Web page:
Primal Freeze-Dried Formula Dog Food receives the Advisor’s top rating of 5 stars.
The Primal Freeze-Dried Formula product line includes six freeze dried raw dog foods, each claimed to meet AAFCO nutrient profiles for all life stages.
The following is a list of recipes available at the time of this review.
- Primal Freeze Dried Pork
- Primal Freeze Dried Beef
- Primal Freeze Dried Duck
- Primal Freeze Dried Lamb (4 stars)
- Primal Freeze Dried Chicken (4 stars)
- Primal Freeze Dried Turkey and Sardine
Primal Freeze-Dried Formula Beef recipe was selected to represent the other products in the line for this review.
Primal Freeze-Dried Formula Beef Recipe
Freeze-Dried Dog Food
Estimated Dry Matter Nutrient Content
Ingredients: Beef hearts, beef livers, ground beef bones, organic kale, organic carrots, organic yams, organic broccoli, organic apples, cranberries, blueberries, organic pumpkin seeds, organic sunflower seeds, minerals (zinc sulfate, copper carbonate, selenium), organic parsley, organic apple cider vinegar, salmon oil, organic coconut oil, organic quinoa sprout powder, dried organic kelp, alfalfa, natural vitamin E, mixed tocopherols (natural preservative)
Fiber (estimated dry matter content) = 1%
Red items when present indicate controversial ingredients
|Estimated Nutrient Content|
|Dry Matter Basis||50%||39%||3%|
|Calorie Weighted Basis||33%||64%||2%|
The first ingredient in this dog food is beef heart. Although it doesn’t sound very appetizing to us humans, heart tissue is pure muscle — all meat. It’s naturally rich in quality protein, minerals and complex B vitamins, too.
The second ingredient is beef liver. This is an organ meat sourced from a named animal and thus considered a beneficial component.
The third ingredient is ground beef bone, an excellent source of natural calcium.
The fourth ingredient is kale. Kale is a type of cabbage in which the central leaves do not form a head. This dark green vegetable is especially rich in beta-carotene, vitamins C, vitamin K and calcium.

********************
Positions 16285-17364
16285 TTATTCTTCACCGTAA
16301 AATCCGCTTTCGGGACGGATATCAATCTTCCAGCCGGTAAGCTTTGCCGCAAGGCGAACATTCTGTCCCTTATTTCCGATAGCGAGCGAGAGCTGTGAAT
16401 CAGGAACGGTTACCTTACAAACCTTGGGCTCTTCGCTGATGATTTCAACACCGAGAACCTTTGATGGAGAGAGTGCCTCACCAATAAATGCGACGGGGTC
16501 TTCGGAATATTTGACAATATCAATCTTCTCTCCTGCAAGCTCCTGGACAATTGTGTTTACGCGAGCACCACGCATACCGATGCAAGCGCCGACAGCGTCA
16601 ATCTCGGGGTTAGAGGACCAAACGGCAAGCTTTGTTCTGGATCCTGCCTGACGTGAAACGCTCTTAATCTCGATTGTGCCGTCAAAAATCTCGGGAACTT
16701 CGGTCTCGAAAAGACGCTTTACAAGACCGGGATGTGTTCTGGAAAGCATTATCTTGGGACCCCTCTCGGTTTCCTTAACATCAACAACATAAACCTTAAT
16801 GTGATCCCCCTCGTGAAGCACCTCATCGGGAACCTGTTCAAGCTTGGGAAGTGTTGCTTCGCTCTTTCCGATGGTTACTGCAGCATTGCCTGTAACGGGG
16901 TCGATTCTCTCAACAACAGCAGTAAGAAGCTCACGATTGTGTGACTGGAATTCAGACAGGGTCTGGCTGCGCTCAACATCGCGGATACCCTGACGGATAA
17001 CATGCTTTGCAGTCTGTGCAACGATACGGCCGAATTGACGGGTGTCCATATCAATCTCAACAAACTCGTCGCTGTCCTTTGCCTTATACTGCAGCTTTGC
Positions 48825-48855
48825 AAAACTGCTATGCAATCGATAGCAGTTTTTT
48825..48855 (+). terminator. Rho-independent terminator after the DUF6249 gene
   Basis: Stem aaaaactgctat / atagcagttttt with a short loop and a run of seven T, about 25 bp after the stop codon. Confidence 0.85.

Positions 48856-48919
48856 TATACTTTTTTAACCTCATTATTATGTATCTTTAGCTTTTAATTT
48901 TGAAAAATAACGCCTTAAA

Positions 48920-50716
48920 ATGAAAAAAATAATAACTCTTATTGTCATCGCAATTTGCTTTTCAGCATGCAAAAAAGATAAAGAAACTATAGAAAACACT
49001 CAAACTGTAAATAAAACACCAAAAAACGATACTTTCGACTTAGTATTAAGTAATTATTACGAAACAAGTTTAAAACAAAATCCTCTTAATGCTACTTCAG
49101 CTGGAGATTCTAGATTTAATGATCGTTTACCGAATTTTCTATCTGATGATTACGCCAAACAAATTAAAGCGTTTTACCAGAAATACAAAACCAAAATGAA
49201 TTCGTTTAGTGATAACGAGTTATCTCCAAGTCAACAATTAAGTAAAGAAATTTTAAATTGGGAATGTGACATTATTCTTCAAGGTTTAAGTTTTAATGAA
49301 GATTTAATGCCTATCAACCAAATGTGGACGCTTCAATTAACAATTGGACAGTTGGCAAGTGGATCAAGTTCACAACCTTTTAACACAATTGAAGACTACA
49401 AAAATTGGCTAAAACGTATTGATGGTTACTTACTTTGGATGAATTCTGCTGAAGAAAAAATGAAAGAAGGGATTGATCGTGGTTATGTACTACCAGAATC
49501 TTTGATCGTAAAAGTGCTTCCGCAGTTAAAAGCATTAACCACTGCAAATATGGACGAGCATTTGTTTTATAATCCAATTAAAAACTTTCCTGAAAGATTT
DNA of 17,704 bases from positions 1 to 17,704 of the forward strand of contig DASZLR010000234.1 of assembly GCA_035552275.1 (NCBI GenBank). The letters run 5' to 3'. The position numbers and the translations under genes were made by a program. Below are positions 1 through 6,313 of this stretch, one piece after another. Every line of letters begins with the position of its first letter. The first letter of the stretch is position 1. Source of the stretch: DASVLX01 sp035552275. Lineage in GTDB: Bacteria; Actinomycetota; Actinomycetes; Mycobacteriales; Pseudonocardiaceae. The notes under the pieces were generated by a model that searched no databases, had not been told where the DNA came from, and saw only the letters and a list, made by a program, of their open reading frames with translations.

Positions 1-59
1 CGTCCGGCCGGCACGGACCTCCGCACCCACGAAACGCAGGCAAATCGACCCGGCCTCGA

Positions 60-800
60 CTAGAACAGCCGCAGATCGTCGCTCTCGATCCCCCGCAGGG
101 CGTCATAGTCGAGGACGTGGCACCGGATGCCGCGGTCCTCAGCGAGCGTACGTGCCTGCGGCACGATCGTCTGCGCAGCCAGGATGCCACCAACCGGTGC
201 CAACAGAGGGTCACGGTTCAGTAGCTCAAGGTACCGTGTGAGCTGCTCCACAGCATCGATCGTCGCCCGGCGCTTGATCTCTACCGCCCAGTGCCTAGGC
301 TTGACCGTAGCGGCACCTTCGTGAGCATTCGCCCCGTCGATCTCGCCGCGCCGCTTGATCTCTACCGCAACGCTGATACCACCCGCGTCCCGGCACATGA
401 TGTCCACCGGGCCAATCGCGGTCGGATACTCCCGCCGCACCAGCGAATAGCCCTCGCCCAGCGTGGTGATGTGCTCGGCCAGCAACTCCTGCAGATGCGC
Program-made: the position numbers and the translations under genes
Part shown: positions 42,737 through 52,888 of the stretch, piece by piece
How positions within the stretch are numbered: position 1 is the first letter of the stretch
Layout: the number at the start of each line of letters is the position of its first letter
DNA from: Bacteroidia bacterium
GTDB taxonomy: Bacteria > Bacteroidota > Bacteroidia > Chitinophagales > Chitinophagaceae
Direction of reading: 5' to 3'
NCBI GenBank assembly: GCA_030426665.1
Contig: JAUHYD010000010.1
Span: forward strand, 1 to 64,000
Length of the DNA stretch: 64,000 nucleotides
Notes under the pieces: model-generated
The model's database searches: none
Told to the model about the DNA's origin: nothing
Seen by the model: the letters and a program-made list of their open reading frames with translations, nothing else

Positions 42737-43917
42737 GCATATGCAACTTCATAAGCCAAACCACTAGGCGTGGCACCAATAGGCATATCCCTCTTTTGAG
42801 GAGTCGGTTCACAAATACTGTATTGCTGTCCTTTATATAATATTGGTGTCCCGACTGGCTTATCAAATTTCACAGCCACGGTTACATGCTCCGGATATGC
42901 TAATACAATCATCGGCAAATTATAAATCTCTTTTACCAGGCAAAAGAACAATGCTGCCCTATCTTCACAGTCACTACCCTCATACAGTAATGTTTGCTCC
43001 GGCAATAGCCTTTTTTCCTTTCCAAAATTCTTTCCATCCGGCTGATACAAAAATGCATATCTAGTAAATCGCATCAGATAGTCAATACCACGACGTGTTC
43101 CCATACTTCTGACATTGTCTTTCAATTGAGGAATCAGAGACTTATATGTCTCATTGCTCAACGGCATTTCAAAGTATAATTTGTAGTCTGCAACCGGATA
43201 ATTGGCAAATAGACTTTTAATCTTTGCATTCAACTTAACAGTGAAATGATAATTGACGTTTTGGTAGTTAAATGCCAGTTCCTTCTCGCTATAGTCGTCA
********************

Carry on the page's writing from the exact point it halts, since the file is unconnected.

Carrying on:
And like broccoli, kale contains sulforaphane, a natural chemical believed to possess potent anti-cancer properties.
The fifth ingredient is carrots. Carrots are rich in beta-carotene, minerals and dietary fiber.
The sixth ingredient is yams. In much of North America, the word yam can be used interchangeably with the term sweet potatoes.
So, assuming this item is indeed sweet potatoes, it can be considered a good source of complex carbohydrates. In addition, yams are naturally rich in fiber, beta carotene and other healthy nutrients.
The seventh ingredient is broccoli. Broccoli is a healthy green vegetable and a member of the kale family. It’s notably rich in vitamin C and fiber and numerous other nutrients.
Like other cruciferous vegetables, broccoli is believed to provide anti-cancer benefits.
The eighth ingredient includes apple, a nutrient-rich fruit that’s also high in fiber.
From here, the list goes on to include a number of other items.
But to be realistic, ingredients located this far down the list (other than nutritional supplements) are not likely to affect the overall rating of this product.
With four notable exceptions…
First, salmon oil is naturally rich in the prized EPA and DHA type of omega-3 fatty acids. These two high quality fats boast the highest bio-availability to dogs and humans.